Basenji Rescue: Month Two Begins
There has never been a moment over the past month that I have wanted to give up, but there have been quite a few times when I have wanted a rest from my duty as the foster dogdad for Guru. There have been the times of walking him when a yapper dog comes lunging at him and he freaks out, galloping like a manic horse and the hair on his back stands up like a Rhodesian Ridgeback. There was the moment me when the dog sitter called me in New York to say that he would have to bow out of the gig and had no recommendations for a replacement. There were the many moments when I had to calm him as a far more aggressive tiny dog came charging at him and I held him, comforting his fear and said "Please don't let your dog approach, he's a rescue dog that doesn't socialize well with other dogs" as the other guardian failed to pull in the leash of her out of control mutt yapping and niping away while the guardian sneered at me as if I were harboring a vicious wolf. There were the afternoons when the little girls with off leash yelping white poodls pointed at Guru freaking out at the bay window as they giggled and let their hyper high-pitchedl pooches' frenzy escalate.
It reached a fever pitch Tuesday morning when I spoke to the rescue "sponsor" in Sacramento and pleaded for options now that I'd come to the end of my dog sitter resources and saw no remaining options, and she, in a sterile, heartless voice said "Sounds like we need to have Guru put down." The silence was followed by a surge in me that I've not felt in years, not since losing my parents, other relatives, close friends and partners who fell to the late '80s and early '90s plague. Clear of sentimentality and charged with a sense of a warrior that I thought had long ago died in me, I replied. "That is not an option. You have to explore every option to make sure that this dog is afforded what your organization claims to be. I intend, even if you refuse to help me, plan to rescue this dog. Whether it's in my home or a better option for him, I plan to rescue him." If there was any question of summoning the strength to persevere as he peered up at me with flawless almond eyes clarifying his unwavering trust and deep need for the protection that I refused to let loose of.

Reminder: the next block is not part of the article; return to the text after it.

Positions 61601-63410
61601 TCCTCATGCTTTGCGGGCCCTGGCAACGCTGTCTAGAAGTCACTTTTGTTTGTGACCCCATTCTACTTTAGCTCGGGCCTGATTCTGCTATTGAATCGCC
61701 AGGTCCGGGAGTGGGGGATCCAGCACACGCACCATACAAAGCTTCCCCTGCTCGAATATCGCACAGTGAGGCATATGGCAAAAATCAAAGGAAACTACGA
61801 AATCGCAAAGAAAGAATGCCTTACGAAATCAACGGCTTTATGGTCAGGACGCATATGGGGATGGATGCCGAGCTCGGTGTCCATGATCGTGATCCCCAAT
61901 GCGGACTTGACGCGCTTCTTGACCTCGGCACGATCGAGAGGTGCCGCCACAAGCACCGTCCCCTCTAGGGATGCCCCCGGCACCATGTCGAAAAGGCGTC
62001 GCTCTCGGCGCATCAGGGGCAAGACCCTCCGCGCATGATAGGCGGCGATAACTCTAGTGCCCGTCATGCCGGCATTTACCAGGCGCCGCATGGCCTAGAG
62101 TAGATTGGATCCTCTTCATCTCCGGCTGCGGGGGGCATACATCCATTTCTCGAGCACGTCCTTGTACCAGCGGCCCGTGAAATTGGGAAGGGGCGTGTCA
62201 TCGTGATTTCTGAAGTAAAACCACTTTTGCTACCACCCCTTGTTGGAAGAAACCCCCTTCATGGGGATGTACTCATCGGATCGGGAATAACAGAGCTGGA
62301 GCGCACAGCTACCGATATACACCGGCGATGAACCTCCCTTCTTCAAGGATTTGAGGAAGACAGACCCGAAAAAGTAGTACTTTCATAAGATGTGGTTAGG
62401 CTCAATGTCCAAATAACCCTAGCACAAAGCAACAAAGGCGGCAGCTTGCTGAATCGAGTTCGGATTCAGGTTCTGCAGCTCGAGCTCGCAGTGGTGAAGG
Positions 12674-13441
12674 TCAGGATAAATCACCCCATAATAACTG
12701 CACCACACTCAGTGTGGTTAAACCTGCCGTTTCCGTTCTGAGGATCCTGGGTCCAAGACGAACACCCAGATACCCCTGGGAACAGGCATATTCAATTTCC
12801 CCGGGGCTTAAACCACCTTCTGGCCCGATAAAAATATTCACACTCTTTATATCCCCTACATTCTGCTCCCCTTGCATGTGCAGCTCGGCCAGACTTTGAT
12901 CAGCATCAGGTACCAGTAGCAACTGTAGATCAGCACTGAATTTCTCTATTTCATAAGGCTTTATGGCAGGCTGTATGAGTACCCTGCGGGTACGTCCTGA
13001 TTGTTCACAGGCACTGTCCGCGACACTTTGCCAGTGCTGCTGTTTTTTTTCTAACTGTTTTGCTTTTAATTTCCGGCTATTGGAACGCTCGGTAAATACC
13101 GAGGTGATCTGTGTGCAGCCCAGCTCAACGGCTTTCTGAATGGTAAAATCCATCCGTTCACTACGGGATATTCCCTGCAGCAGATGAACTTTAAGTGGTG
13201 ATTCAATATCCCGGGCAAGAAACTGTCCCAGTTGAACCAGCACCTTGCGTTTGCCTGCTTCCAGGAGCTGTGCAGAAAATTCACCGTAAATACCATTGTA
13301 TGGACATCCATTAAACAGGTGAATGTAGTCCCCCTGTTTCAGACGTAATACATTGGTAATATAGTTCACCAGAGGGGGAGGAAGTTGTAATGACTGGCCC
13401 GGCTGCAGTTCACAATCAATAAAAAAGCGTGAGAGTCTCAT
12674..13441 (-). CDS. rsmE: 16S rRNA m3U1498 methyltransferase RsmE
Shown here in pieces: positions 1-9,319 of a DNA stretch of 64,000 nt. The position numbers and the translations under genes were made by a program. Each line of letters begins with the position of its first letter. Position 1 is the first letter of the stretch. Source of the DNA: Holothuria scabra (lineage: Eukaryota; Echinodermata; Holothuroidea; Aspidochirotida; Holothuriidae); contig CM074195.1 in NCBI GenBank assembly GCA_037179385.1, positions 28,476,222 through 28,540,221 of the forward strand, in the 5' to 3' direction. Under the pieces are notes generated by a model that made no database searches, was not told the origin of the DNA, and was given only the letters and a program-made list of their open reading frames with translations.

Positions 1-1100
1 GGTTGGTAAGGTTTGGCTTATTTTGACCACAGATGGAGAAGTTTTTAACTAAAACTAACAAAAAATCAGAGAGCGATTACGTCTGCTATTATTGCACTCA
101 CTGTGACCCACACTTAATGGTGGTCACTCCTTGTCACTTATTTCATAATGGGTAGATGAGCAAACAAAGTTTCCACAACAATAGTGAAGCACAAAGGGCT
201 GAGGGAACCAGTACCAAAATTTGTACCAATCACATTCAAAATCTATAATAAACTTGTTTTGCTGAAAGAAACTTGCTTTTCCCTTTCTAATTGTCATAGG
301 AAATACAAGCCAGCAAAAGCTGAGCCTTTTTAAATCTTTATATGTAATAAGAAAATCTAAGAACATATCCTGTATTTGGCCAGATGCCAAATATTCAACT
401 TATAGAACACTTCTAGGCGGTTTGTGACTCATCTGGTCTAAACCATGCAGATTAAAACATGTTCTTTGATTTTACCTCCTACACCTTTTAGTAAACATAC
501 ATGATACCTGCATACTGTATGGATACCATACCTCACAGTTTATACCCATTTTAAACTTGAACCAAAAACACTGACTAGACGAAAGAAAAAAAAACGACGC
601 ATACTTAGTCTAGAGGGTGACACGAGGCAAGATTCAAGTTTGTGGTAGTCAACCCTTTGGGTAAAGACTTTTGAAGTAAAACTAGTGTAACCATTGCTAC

Forty-eight hours later, I am feeling that I am at a better place. After at least five or six hours of googling and phoning, I have found what I think is a far more experienced and resourceful dog sitter. This morning, I took him to a new vet. After going to the Grand Central Terminal of the SF SPCA where it seems the main human interaction is the screaming out of the word "Next!"it was a shock to be greeted at the Animal Hospital of Diamond Heights by two sweet young women cooing at 8 a.m. "Oh, what a sweet and gorgeous dog."
Much as I denied that it was important to me, at the end of the exam I was near tears when the vet turned to me and said, "Guru is lucky to have found someone who loves and cares so much for him." After beginning the week feeling that all the systems I'd spent the past three weeks to put together had fallen apart, at the moment I feel new and better ones have been put into place. These could fall apart when I head off to Portland Monday. But I still refuse to even consider the option so coldly suggested by the rescue group on Tuesday.